scientific jargon, by essay writing on the Jews and other matters of which
the author knew little or nothing at first hand. In Middlemarch she
returned to the scenes with which she was familiar and produced a novel
which some critics rank very high, while others point to its superfluous
essays and its proneness to moralizing instead of telling a story.
Romola is another labored novel, a study of Italy during the
Renaissance, and a profound ethical lesson. If you can read this work
without criticizing its Italian views, you may find in the characters of
Tito and Romola, one selfish and the other generous, the best example of
George Eliot's moral method, which is to show the cumulative effect on
character of everyday choices or actions. You will find also a good story,
one of the best that the author told. But if you read Romola as an
historical novel, with some knowledge of Italy and the Renaissance, you may
decide that George Eliot--though she slaved at this novel until, as she
said, it made an old woman of her--did not understand the people or the
country which she tried to describe. She portrayed life not as she had seen
and known and loved it, but as she found it reflected at second hand in the
works of other writers.
The Quality of George Eliot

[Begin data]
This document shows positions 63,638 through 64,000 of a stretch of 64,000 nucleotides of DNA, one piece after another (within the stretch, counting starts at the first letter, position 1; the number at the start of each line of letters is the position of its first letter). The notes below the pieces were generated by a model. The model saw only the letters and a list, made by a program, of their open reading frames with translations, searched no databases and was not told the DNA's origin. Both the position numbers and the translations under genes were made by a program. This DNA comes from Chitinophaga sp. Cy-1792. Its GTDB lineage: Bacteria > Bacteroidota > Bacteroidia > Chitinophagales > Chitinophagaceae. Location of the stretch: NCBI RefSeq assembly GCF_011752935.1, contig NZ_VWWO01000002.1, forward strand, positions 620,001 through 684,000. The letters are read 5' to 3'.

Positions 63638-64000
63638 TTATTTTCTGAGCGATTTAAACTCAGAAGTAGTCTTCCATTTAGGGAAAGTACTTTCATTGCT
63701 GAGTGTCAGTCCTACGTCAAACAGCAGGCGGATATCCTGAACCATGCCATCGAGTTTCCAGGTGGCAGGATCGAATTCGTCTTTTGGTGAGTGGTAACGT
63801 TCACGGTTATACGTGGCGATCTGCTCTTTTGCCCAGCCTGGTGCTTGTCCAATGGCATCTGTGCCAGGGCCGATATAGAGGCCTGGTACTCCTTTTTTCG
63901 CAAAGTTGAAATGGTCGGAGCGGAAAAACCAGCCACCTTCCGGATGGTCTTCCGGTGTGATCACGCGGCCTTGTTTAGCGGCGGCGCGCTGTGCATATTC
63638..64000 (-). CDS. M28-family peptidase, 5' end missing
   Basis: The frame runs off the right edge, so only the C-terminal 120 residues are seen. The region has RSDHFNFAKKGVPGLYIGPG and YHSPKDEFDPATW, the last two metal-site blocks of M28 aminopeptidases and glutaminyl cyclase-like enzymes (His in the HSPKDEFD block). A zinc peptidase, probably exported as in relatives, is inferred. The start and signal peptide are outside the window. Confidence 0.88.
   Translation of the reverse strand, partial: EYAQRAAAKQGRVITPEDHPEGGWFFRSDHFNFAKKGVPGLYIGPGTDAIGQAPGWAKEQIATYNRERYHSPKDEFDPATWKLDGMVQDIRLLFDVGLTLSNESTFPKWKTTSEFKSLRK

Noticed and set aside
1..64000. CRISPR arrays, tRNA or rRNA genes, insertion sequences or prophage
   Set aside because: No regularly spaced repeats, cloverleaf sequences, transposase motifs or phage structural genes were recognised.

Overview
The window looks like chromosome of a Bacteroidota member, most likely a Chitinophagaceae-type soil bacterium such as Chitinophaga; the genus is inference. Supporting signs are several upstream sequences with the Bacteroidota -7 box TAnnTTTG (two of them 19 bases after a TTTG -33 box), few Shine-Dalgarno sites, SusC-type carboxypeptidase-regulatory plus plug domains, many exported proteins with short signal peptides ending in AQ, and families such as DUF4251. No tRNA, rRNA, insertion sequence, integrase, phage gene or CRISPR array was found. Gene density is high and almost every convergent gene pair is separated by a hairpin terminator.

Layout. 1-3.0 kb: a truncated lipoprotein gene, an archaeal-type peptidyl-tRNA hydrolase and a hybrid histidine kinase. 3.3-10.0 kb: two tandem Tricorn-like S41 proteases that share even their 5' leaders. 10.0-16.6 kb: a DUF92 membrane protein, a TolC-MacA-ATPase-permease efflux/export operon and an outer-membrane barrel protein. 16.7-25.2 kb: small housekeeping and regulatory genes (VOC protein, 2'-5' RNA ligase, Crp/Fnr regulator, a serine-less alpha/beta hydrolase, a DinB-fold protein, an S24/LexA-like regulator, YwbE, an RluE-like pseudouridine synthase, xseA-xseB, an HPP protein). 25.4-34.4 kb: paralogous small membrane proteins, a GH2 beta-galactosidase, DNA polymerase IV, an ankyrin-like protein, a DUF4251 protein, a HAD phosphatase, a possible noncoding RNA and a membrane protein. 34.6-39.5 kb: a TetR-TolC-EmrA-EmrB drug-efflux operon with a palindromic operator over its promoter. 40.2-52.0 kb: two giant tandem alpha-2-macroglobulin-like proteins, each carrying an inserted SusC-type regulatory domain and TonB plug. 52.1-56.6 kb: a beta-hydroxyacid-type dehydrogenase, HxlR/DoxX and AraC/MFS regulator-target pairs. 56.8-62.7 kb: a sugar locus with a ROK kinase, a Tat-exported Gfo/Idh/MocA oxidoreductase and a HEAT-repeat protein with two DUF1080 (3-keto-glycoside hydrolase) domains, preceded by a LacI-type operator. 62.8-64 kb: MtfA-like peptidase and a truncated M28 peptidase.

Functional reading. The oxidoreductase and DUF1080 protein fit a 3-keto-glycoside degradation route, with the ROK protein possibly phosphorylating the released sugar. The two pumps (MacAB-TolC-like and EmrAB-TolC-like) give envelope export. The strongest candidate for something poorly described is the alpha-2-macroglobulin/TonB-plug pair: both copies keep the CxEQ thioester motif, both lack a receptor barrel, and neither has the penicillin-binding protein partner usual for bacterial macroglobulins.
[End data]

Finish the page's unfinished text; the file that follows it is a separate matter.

Of the moral quality of George Eliot we have
already said enough. To our summary of her method this should be added,
that she tried to make each of her characters not individual but typical.
In other words, if Tito came finally to grief, and Adam arrived at a state
of gloomy satisfaction (there is no real happiness in George Eliot's
world), it was not because Tito and Adam lived in different times or
circumstances, but because both were subject to the same eternal laws. Each
must have gone to his own place whether he lived in wealth or poverty, in
Florence or England, in the fifteenth or the nineteenth century. The moral
law is universal and unchanging; it has no favorites, and makes no
exceptions. It is more like the old Greek conception of Nemesis, or the
Anglo-Saxon conception of Wyrd, or Fate, than anything else you will find
in modern fiction.
Fate and Self-Sacrifice
In this last respect George Eliot again differs radically from her
contemporaries. In her gloomy view of life as an unanswerable puzzle she is
like Thackeray; but where Thackeray offers a cultured resignation, a
gentlemanly making the best of a bad case, George Eliot advocates
self-sacrifice for the good of others. In her portrayal of weak or sinful
characters she is quite as compassionate as Dickens, and more thoughtfully
charitable; for where Dickens sometimes makes light of misery, and relieves
it by the easy expedient of good dinners and all-around comfort for saints
and sinners, George Eliot remembers the broken moral law and the suffering
of the innocent for the guilty. Behind every one of her characters that
does wrong follows an avenging fate, waiting the moment to exact the full
penalty; and before every character that does right hovers a vision of
sacrifice and redemption.
Her real philosophy, therefore, was quite different from that which her
scientific friends formulated for her, and was not modern but ancient as
the hills. On the one hand, she never quite freed herself from the old
pagan conception of Nemesis, or Fate; on the other, her early Methodist
training entered deep into her soul and made her mindful of the Cross that
forever towers above humanity.